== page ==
(This post is in response to the article in Malaysiakini : Tengku Faris: Non-Malays should not seek equality)
Even though my childhood memories are very blurred now, I can still remember that from the time I was conscious of my surroundings, I had been taught one simple fact of life – that all men are equal in this world. My parents, being both intellectuals in the teaching profession, had always stressed to me that every son and daughter of theirs were equal in their eyes.
When I was older, women teachers were fighting for equal treatment as their male counterparts; equality of the sexes were again ingrained in my mind. I remember I was very glad when one day my mother came back from school and told us that she would be getting same pay as her male counterpart. It was really not the pay, because as small kids the value of money was not so important to us, but rather we were happy because the equal status made our mother very proud and happy.
In schools, we were taught the same thing— that all men are equal. We learned from history how India had started to do away with the caste system, how in Euporean countries. all citizens were treated equal. I learned about Martin Luther King and his “I have a dream” speech. I read about how in USA, civil rights movement had succeeded in getting equal rights for all races.
I read the book “All men are brothers” from Dr Albert Schweitzer when I was older , and the notion of equality of all people are again ingrained on me. By the way, the book influenced me into taking up medicine.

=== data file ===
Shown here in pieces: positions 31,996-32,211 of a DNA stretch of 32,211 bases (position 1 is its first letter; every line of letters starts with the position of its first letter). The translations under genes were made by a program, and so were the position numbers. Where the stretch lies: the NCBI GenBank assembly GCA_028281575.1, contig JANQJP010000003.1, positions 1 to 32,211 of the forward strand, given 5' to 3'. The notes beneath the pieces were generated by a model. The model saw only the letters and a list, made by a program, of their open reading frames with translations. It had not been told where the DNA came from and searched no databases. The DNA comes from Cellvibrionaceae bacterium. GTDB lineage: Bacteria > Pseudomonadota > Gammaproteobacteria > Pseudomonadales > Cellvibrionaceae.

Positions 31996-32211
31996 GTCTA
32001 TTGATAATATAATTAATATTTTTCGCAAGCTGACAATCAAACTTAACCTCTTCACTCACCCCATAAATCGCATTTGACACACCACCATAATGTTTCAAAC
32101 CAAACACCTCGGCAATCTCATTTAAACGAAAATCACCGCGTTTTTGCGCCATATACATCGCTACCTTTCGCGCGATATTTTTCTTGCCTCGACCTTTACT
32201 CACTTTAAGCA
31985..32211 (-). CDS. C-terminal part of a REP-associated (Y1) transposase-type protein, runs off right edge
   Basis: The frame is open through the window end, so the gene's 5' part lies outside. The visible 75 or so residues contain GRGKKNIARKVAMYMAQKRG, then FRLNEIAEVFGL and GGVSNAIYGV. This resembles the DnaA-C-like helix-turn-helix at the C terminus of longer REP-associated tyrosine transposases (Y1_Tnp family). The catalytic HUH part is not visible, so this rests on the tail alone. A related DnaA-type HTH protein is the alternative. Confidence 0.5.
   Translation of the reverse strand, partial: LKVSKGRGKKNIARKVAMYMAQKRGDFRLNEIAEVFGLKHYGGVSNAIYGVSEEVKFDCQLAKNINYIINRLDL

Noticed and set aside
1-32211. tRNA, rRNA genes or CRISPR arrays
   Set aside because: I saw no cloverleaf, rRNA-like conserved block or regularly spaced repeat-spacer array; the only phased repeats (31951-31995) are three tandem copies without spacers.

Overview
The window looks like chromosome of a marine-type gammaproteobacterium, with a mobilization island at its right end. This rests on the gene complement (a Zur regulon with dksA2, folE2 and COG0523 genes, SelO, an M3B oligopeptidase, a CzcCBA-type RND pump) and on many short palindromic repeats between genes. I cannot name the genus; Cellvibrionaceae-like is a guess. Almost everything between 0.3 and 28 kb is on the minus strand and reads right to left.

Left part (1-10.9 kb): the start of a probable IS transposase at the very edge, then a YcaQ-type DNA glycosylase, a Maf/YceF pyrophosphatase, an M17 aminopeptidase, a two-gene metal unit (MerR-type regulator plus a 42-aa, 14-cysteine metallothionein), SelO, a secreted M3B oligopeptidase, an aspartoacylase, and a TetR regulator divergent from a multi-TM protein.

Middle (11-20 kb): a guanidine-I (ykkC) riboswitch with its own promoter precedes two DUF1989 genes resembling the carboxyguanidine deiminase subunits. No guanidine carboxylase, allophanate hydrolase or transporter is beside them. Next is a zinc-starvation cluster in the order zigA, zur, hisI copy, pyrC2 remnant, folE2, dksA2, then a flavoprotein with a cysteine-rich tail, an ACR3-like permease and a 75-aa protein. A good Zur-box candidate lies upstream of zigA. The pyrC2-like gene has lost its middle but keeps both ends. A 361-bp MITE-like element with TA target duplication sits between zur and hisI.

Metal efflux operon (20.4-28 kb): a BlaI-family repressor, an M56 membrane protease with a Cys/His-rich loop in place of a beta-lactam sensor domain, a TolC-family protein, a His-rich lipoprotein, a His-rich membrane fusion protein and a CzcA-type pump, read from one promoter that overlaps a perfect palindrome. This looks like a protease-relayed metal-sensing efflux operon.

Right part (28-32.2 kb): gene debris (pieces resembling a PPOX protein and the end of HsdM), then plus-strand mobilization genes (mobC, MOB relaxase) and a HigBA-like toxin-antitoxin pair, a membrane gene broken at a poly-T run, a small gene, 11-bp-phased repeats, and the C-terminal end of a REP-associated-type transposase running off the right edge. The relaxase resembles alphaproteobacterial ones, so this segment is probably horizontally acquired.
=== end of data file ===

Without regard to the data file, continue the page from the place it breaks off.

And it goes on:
All great religions teach about equality of mankind. Even UN passed the Universal declaration of Human rights, in which all humankind are supposed to have same rights and deserve the same treatment. As the world progresses to be one single big family, inequality has become less and less, and I believe that there would come one day, call me an idealist, that all men will be truely equal.
Now, suddenly, someone important is telling me that all my notion of equality is not vaild in this country. My dream of equality can only be dreamt. How do I feel? How do you feel?
One royalty is telling us that a certain portion of Malaysians, which include me and my family, cannot be equal and should not seek equal treatment; That there are in fact different classes of races in the country; that even those born in this country long after Independence will still have to carry the burden left behind by our forefathers. How do you feel? I feel disgusted and cheated.
Are we really still so medieval that we still need to have different classes of citizens? Can’t all citizens be treated equal – the tenet of the most basic of human rights?
I don’t know how to answer that.
All my life , I have taught my children about fairness and equality. Now what am I going to tell my grandchildren?